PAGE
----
mass. leads in re­duc­ing opioid RXs

Re­port: Pre­scrip­tions down 51 pct. since 2013

Boston Herald - - BIZ SMART - By LIND­SAY KAL­TER — lind­say.kal­ter@boston­her­ald.com

Mas­sachusetts is lead­ing the na­tion in driv­ing down opioid pre­scrip­tions, ac­cord­ing to a Blue Cross Blue Shield of Mas­sachusetts re­port re­leased yes­ter­day.

“It’s only one piece of the cri­sis, but this was the prob­lem that got it started,” said Dr. Ken Duck­worth, Blue Cross Blue Shield of Mas­sachusetts’ med­i­cal di­rec­tor for be­hav­ioral health. “There’s no ques­tion this is an im­por­tant win in the process of re­duc­ing the ini­ti­a­tion of a lot of peo­ple into this.”

Ac­cord­ing to the sur­vey, 51 per­cent fewer opioid pre­scrip­tions were writ­ten in Mas­sachusetts in 2017 com­pared to 2013.

Bay State doc­tors wrote 193 pre­scrip­tions for opi­oids per 1,000 Blue Cross com­mer­cially in­sured mem­bers, com­pared to the na­tional av­er­age of 394 per 1,000 mem­bers.

Duck­worth said the pre­scrib­ing cul­ture has changed sig­nif­i­cantly in the past few years, thanks to work from Blue Cross, the Mas­sachusetts Med­i­cal So­ci­ety and Gov. Char­lie Baker.

“You don’t hear so much about peo­ple go­ing to the emer­gency room and walk­ing away with 100 Vi­codin any­more,” Duck­worth said.

Blue Cross Blue Shield of Mas­sachusetts launched its Pre­scrip­tion Pain Med­i­ca­tion Safety Pro­gram in 2012. Ac­cord­ing to the as­so­ci­a­tion, the pro­gram re­duced the num­ber of opioid pre­scrip­tions by 60 mil­lion doses in its first five years.

The study also found all six New Eng­land states ex­ceeded the na­tional av­er­age in opioid use dis­or­der di­ag­no­sis rates — 5.9 per­cent — with New Hampshire top­ping the list at 12.3 per­cent.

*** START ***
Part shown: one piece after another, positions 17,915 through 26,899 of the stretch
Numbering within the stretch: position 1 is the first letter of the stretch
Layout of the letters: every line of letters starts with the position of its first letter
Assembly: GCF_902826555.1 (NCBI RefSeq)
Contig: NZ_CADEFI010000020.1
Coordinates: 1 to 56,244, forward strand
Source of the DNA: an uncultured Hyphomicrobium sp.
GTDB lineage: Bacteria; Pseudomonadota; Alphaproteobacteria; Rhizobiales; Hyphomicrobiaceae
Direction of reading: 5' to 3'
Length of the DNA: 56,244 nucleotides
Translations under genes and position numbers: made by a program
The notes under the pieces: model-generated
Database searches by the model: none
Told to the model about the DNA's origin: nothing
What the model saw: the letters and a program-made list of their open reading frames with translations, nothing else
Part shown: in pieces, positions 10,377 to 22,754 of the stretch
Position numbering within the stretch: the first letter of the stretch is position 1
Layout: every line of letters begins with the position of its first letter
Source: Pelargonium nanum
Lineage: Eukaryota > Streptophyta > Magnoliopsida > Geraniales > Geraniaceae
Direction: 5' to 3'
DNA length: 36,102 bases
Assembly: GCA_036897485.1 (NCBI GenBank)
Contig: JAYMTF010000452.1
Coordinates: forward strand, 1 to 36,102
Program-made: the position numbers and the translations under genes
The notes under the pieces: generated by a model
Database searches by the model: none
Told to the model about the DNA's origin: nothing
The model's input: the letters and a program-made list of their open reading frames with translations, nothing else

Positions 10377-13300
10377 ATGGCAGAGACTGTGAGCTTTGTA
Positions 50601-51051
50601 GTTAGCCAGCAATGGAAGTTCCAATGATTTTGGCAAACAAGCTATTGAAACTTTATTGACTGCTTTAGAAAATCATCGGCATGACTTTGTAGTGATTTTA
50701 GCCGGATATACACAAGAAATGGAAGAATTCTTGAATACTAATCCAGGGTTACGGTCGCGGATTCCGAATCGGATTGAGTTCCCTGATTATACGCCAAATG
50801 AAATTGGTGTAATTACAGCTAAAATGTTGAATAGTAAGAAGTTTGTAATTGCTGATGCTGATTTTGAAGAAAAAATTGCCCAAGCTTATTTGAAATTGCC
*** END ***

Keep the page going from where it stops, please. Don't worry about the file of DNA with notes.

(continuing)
Many lo­cal hos­pi­tals are mon­i­tor­ing the num­ber of opioid pre­scrip­tions and track­ing their de­cline. Tufts Med­i­cal Cen­ter has seen a 35 per­cent drop since 2012 in its pri­mary care prac­tice, ac­cord­ing to Dr. Saul Wein­gart, chief med­i­cal of­fi­cer at Tufts.

“There’s been a steady de­crease in the num­ber of pre­scrip­tions,” he said. “In the Emer­gency Depart­ment they’ve also seen a dra­matic drop.”

The hospi­tal now has an opioid task force to con­tinue to ad­dress the prob­lem, he said.

He added that peo­ple who re­ally need those med­i­ca­tions are still able to get them, but that pa­tients are tak­ing ini­tia­tive to avoid them as well.

“Pa­tients are of­ten com­ing to us and say­ing, ‘I want to be on less,’” Wein­gart said. “The doc­tors want to man­age opi­oids re­spon­si­bly and safely, but there’s also move­ment on the pa­tient side.”

AP FILE PHOTO

DRA­MATIC DROP: Pre­scrip­tions for opi­oids, such as OxyCon­tin, above, were down 51 per­cent in 2017 com­pared to 2013, ac­cord­ing to a Blue Cross Blue Shield of Mas­sachusetts re­port.

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